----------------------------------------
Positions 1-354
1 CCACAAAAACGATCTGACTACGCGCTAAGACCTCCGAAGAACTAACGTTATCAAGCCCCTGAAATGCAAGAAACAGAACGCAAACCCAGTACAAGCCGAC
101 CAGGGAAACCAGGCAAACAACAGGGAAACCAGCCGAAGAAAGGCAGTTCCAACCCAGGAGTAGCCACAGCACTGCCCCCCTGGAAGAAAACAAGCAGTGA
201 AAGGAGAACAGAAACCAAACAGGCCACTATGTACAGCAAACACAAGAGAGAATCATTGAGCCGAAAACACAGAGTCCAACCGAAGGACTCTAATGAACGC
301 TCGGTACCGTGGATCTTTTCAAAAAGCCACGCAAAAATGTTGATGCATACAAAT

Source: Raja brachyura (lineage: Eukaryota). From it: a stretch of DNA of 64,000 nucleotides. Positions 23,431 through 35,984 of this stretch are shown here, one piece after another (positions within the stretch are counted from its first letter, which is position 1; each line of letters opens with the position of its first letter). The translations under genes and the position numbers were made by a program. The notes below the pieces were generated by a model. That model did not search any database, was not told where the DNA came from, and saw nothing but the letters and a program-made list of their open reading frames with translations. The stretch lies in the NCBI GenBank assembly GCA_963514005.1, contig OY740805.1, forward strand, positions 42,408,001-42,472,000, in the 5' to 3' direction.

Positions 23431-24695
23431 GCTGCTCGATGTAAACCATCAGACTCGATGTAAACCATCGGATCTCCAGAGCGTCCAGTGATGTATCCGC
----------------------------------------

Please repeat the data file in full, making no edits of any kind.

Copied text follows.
Positions 1-354
1 CCACAAAAACGATCTGACTACGCGCTAAGACCTCCGAAGAACTAACGTTATCAAGCCCCTGAAATGCAAGAAACAGAACGCAAACCCAGTACAAGCCGAC
101 CAGGGAAACCAGGCAAACAACAGGGAAACCAGCCGAAGAAAGGCAGTTCCAACCCAGGAGTAGCCACAGCACTGCCCCCCTGGAAGAAAACAAGCAGTGA
201 AAGGAGAACAGAAACCAAACAGGCCACTATGTACAGCAAACACAAGAGAGAATCATTGAGCCGAAAACACAGAGTCCAACCGAAGGACTCTAATGAACGC
301 TCGGTACCGTGGATCTTTTCAAAAAGCCACGCAAAAATGTTGATGCATACAAAT

Source: Raja brachyura (lineage: Eukaryota). From it: a stretch of DNA of 64,000 nucleotides. Positions 23,431 through 35,984 of this stretch are shown here, one piece after another (positions within the stretch are counted from its first letter, which is position 1; each line of letters opens with the position of its first letter). The translations under genes and the position numbers were made by a program. The notes below the pieces were generated by a model. That model did not search any database, was not told where the DNA came from, and saw nothing but the letters and a program-made list of their open reading frames with translations. The stretch lies in the NCBI GenBank assembly GCA_963514005.1, contig OY740805.1, forward strand, positions 42,408,001-42,472,000, in the 5' to 3' direction.

Positions 23431-24695
23431 GCTGCTCGATGTAAACCATCAGACTCGATGTAAACCATCGGATCTCCAGAGCGTCCAGTGATGTATCCGC